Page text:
Amanda networked her way into every position on her career path, then went on to found Connected Strategy Group to concentrate on helping leaders make powerful connections that increase their influence and the effectiveness of their business strategy.

    Amanda’s employee engagement and change leadership consulting practice is complemented by storytelling work. She was the first in the U.S. to partner with Australia-based Anecdote to deliver their Storytelling for Leaders program. The course and subsequent deliberate practice program has taught leaders from blue chip, global firms techniques to better influence, engage, and inspire others.

     

    Frequently Asked Questions

    • Q.What do you mean by 'leader'?

      A.Anyone who needs to influence, engage and inspire others is a leader. That means all of us.

    • Q.Do you have a separate program for executives?

      A.The Storytelling for Leaders is equally effective for all types of leaders, from mid-level managers to executives.

    • Q.Can you bring Storytelling for Leaders to my company?

      A.Yes. Corporations including Shell, IBM, and InterContinental Hotels Group have sponsored Storytelling for Leaders for teams, entire departments, and executive leaders. Some companies offer Storytelling for Leaders as part of their corporate academy or professional development curriculum. Inquire for more details.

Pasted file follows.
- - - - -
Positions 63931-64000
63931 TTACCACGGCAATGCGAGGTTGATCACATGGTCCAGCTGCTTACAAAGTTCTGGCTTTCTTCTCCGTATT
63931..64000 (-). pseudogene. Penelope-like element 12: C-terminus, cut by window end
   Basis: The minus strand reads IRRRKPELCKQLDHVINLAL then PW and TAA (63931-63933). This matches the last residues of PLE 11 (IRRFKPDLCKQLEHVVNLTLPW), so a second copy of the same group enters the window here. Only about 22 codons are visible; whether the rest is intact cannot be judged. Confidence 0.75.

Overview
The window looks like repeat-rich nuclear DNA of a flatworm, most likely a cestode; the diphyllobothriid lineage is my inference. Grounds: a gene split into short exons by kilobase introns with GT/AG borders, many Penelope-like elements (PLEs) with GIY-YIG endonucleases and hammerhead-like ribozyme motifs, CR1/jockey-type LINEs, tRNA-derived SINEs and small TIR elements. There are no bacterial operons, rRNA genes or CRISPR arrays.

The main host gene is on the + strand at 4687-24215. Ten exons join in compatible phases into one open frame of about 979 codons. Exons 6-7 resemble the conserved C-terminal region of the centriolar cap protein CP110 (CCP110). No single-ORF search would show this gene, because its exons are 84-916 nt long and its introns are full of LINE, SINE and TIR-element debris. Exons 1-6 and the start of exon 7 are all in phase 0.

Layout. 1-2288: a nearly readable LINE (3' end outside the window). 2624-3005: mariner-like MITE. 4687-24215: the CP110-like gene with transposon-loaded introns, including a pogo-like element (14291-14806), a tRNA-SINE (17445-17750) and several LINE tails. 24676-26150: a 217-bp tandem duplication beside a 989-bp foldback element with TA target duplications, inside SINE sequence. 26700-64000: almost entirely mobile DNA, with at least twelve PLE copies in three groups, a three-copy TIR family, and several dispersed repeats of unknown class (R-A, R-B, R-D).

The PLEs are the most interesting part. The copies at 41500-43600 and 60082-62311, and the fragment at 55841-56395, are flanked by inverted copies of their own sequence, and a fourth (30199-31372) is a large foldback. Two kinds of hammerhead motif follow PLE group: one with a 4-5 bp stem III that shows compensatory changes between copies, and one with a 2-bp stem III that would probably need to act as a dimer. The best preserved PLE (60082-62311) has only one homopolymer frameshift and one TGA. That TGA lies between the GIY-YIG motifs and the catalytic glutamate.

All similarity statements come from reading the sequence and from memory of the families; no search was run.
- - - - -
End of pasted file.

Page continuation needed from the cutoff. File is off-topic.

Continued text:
• Q.I don't like getting in front of groups of people. Does this require public speaking skills?

      A.The storytelling we’re teaching isn’t performance art. It’s designed to be used in a business-setting – across from your boss’ desk, around a conference room table, during a meeting with your team. However, leaders who give speeches will also benefit from the storytelling techniques when speaking to large groups.

    • Q.What do you mean by 'storytelling'?

      A.We’re not talking about epic tales or folklore. The stories that are most effective in the workplace are short – maybe 90 seconds. You could call them ‘examples’ or ‘anecdotes’. The unifying factors are that they are about a specific moment and they make a business point.

    • Q.Who created Storytelling for Leaders?

      A.Storytelling for Leaders was developed by Australia-based Anecdote, known around the world for helping leaders make their strategy stick using storytelling.

    • Q.What is your big data expertise?

      A.Through my work advising data, informatics, and technology executives from large organizations and global companies to communicate their business case, sell the strategy, acquire resources, modify the culture, and operationalize data-enhanced solutions, I have come to understand the unique challenges and incredible opportunities inherent in big data projects. Based on this experience, I have been a featured speaker on change communications at industry events sponsored by SAP, IBM, and others.


    For More Information

    If you still have questions or need more details,
    just request a 30-minute phone call using this simple online scheduling tool.


    I realized the importance of having a story today is what really separates companies. People don’t just wear our shoes, they tell our story.

    — Blake Mycoskie
    CEO, Tom’s Shoes